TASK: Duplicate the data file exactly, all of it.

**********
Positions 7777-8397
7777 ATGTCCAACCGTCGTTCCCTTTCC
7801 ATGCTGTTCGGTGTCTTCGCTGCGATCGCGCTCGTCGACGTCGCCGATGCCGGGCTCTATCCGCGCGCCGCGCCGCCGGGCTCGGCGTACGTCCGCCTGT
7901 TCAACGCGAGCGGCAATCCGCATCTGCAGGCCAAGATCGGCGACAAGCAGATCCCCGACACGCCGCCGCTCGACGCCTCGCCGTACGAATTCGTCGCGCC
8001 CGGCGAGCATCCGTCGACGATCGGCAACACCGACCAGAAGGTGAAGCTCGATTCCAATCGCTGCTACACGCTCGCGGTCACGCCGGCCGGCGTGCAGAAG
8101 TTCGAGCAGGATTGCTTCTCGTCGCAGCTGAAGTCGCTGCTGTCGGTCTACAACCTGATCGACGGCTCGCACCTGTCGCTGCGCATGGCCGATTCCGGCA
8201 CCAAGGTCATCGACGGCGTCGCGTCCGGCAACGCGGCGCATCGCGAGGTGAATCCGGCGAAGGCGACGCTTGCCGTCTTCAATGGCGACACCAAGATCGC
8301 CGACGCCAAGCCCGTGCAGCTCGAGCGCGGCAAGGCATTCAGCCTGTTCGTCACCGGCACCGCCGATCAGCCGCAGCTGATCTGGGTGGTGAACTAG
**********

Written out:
Positions 7777-8397
7777 ATGTCCAACCGTCGTTCCCTTTCC
7801 ATGCTGTTCGGTGTCTTCGCTGCGATCGCGCTCGTCGACGTCGCCGATGCCGGGCTCTATCCGCGCGCCGCGCCGCCGGGCTCGGCGTACGTCCGCCTGT
7901 TCAACGCGAGCGGCAATCCGCATCTGCAGGCCAAGATCGGCGACAAGCAGATCCCCGACACGCCGCCGCTCGACGCCTCGCCGTACGAATTCGTCGCGCC
8001 CGGCGAGCATCCGTCGACGATCGGCAACACCGACCAGAAGGTGAAGCTCGATTCCAATCGCTGCTACACGCTCGCGGTCACGCCGGCCGGCGTGCAGAAG
8101 TTCGAGCAGGATTGCTTCTCGTCGCAGCTGAAGTCGCTGCTGTCGGTCTACAACCTGATCGACGGCTCGCACCTGTCGCTGCGCATGGCCGATTCCGGCA
8201 CCAAGGTCATCGACGGCGTCGCGTCCGGCAACGCGGCGCATCGCGAGGTGAATCCGGCGAAGGCGACGCTTGCCGTCTTCAATGGCGACACCAAGATCGC
8301 CGACGCCAAGCCCGTGCAGCTCGAGCGCGGCAAGGCATTCAGCCTGTTCGTCACCGGCACCGCCGATCAGCCGCAGCTGATCTGGGTGGTGAACTAG